Decades of research have focused on the identification of risk factors associated with treatment-resistant depression (TRD). The most reliable include:
• Duration of the episode: the longer the episode of depression, the greater the atrophy in specific brain regions (eg, hippocampus); the cognitive and behavioral changes that take place during long episodes make a return to previous well-being difficult
• Severity of the episode: both ends of the depression spectrum (most severe, mildest) are hypothesized to increase the risk of poor response—severe depression is associated with biological unbalances; mild depression, with lower drug versus placebo response
• Melancholic features: TRD is more prevalent in bipolar depression than in MDD; the specific investigation of subthreshold manic symptoms is pivotal
• Lack of symptomatic improvement within the first couple of weeks since the start of treatment
• Comorbidity: anxious symptoms and full anxiety disorders (especially generalized anxiety disorder) were found to be predictors of lower rates of response and remission; personality disorders, especially avoidant and borderline, are negative prognostic factors
• Old age
Biological factors have also been studied as possible predictors of TRD. Genetic variants within the serotonin transporter—serotonin receptors and genes involved in neurodevelopment—have been found to modulate the risk of TRD.1 Although this very promising predictive tool is still under development, a number of research centers worldwide are currently using gene-targeted antidepressant prescription (eg, the Canadian Centre for Addiction and Mental Health Pharmacogenetics Program). A further development is the identification of peripheral blood biomarkers or imaging predictors.
Before treating TRD, however, due diligence is advised. A number of conditions are possible causes of relative or “pseudo” TRD:
• Subtherapeutic doses of antidepressants (approximately 20%)
• Patient nonadherence (approximately 40%)
• Intolerable adverse effects (20% to 30%)
• Wrong diagnosis (10% to 15%) (such as, thyroid disease, nutritional deficiencies, sleep apnea, “latent” bipolarity)
Once TRD is established on the basis of one or more of the risk factors and the exclusion of other conditions, the question arises: what to do next? Unfortunately the answer is not clear, but a number of options are available. The Figure presents a treatment algorithm for TRD.
A combination of 2 antidepressants or augmentation with another drug, such as lithium, a thyroid hormone, or an atypical antipsychotic, can be tried. The most robust evidence is augmentation of conventional antidepressant therapy with atypical antipsychotics.2 Switching to another antidepressant may also help. However, there is no clear evidence to guide the choice between augmentation and switching. Clinical experience and preliminary scientific evidence support the option of augmenting when partial symptomatic improvement is observed during the current antidepressant treatment.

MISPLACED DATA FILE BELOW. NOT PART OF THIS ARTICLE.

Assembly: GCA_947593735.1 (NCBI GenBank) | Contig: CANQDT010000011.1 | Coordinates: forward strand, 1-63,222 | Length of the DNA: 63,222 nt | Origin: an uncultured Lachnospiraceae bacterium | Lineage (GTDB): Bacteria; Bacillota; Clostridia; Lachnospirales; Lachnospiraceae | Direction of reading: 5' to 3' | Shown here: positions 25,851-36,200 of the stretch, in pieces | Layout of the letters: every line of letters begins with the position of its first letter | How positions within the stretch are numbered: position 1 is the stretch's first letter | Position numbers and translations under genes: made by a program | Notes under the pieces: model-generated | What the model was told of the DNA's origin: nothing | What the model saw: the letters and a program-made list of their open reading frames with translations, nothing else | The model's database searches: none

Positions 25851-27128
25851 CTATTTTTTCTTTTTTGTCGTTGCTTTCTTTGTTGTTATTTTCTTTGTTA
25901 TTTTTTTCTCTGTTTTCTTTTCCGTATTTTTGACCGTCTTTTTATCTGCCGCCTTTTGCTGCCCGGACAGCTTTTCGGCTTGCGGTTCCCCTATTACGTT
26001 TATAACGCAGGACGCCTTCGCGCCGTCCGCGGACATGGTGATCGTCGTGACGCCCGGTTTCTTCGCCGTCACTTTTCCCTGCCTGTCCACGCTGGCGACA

Vortioxetine is an FDA-approved pharmacological option for the treatment of MDD. It is a serotonin modulator and stimulator that blocks the serotonin transporter, a partial agonist of serotonin receptor 1B and antagonist of serotonin receptors 3A and 7. Vortioxetine demonstrated good tolerability and a beneficial effect on cognition that appears largely independent from the effect on depressive symptoms.3
The combination of antidepressant pharmacotherapy and psychotherapy (usually cognitive-behavioral therapy) is an effective option; however, the cost-effectiveness of this strategy has not been evaluated.2 Other nonpharmacological treatments have been widely studied. The use of light therapy, possibly in combination with physical exercise, has demonstrated a considerable antidepressant and anxiolytic effect.4
Neurostimulation represents a more invasive option that can be helpful in highly refractory patients. Repetitive transcranial magnetic stimulation (rTMS) provided promising results in the treatment of TRD after 2 or more antidepressant treatment trials failed.5 Moreover, rTMS reduced cognitive impairment and improved patient acceptability compared with electroconvulsive therapy. Vagus nerve stimulation was shown to be effective in chronic TRD, with a 12-month response of 30% or more.6 The evidence for deep brain stimulation is compelling as a promising but still experimental treatment strategy in highly resistant patients. Findings indicate a response rate of 40% to 70%.7
Dr Serretti is Associate Professor and Dr Fabbri is a Resident in the department of biomedical and neuromotor sciences at the Institute of Psychiatry, University of Bologna, Bologna, Italy. They report no conflicts of interest concerning the subject matter of this article.
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